Social Media Has Increased Café Tourism: Part One

While the pandemic closes international borders for island hopping, Instagram has opened doors to a café-hopping frenzy within Hong Kong.


Cover photo courtesy of Tigger Chaturabul

People in Hong Kong are typically on the go, whether it’s for pleasure or business, and being anchored down for the foreseeable future is driving us crazy. Coffee shops have become the latest hotspots for domestic sightseeing, and the rise in new café openings has been a blessing for both Hong Kong residents and the overall coffee industry. The growing role of social media influencers plays a huge part in driving traffic to local shops as people spend more time looking for entertainment inspiration online.

With borders still closed and inessential travel not recommended, 7.5 million Hong Kongers struggle to find space on a 1,000-square-mile island to enjoy themselves. Last year, the city’s Census and Statistics Department recorded 7.5 million resident departures in August 2019 alone. That’s the equivalent of the city’s entire population. In August 2020, departures only amounted to around 73,000, a 97% decrease in outbound travel. 

One of the perks of being stuck on an island like Hong Kong is the never-ending variety of cuisine and coffee available in a stone’s throw radius. New arrivals to the scene like Koffee Mameya and Flow offer guest beans from roasters around the world, giving guests a chance to keep up with international coffee trends without having to travel. People are eager to go out and support local businesses, but with an attractive menu comes long queues and crowds trying to cram into tiny spaces, even on your average weekday afternoon. This problem is amplified by social-distancing measures still in place.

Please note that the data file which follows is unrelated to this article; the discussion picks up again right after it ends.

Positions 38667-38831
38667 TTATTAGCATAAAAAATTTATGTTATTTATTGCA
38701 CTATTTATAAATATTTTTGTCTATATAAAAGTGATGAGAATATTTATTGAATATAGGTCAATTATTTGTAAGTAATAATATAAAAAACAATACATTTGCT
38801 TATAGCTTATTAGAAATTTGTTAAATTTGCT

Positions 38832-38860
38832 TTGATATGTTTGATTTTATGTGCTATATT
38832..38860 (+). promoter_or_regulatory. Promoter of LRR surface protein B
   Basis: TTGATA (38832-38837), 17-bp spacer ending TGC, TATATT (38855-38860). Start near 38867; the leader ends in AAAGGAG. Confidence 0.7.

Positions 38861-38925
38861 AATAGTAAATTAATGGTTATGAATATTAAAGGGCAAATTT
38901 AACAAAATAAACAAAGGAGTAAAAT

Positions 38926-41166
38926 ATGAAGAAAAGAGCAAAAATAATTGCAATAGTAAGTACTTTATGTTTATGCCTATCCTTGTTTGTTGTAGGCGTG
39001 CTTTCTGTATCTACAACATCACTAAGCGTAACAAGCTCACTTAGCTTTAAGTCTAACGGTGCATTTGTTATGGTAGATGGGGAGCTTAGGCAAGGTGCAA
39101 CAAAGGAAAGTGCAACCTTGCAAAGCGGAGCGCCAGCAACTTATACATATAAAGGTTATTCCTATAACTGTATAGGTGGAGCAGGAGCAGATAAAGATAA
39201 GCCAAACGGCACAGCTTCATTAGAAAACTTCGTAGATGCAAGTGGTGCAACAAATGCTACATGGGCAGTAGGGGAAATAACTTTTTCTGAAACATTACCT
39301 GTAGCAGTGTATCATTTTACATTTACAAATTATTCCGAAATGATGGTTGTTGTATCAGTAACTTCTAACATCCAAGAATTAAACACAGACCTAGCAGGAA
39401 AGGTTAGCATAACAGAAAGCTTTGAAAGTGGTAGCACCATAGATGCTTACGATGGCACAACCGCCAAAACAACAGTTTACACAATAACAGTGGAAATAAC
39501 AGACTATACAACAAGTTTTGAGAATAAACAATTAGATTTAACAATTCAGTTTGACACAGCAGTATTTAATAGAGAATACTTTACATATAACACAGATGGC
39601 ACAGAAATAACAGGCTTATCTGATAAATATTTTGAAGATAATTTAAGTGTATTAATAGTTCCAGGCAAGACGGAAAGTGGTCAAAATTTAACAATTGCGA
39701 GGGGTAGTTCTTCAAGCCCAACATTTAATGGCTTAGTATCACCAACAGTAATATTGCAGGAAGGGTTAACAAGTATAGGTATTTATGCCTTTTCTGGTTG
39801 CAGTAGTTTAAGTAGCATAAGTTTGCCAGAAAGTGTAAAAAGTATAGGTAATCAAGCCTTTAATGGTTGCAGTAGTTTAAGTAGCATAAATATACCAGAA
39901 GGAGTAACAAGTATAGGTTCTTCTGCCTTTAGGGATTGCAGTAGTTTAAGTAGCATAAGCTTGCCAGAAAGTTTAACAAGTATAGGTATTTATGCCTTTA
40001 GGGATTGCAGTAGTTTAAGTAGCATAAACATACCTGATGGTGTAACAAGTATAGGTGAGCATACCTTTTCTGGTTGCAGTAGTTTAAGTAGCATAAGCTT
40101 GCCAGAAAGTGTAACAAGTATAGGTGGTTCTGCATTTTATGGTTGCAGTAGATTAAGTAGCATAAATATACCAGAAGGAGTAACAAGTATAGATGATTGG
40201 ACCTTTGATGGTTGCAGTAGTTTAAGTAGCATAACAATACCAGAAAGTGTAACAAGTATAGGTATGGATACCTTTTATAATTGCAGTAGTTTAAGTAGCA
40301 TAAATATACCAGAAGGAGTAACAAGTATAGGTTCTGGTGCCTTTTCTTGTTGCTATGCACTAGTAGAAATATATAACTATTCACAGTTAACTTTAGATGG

Brian Tang founded the first Studio Caffeine in 2014 and celebrated the grand opening of this third location in Fotan in October 2020. The takeaway bar is one of the few spots in the industrial district that offers good coffee, but it’s a sign that the coffee market is reaching even the most remote corners of Hong Kong. Photo by Tigger Chaturabul.

In Hong Kong, the café experience isn’t always just a simple cup of coffee. Brian Tang, founder of Studio Caffeine and Second Sip, has been watching the market grow since opening his first shop in 2014 to now opening his third and latest location in 2020. “The standard is much higher now. With social media, it’s much easier to see what other cafés are doing, how we compare, and get ideas for how to improve,” he says.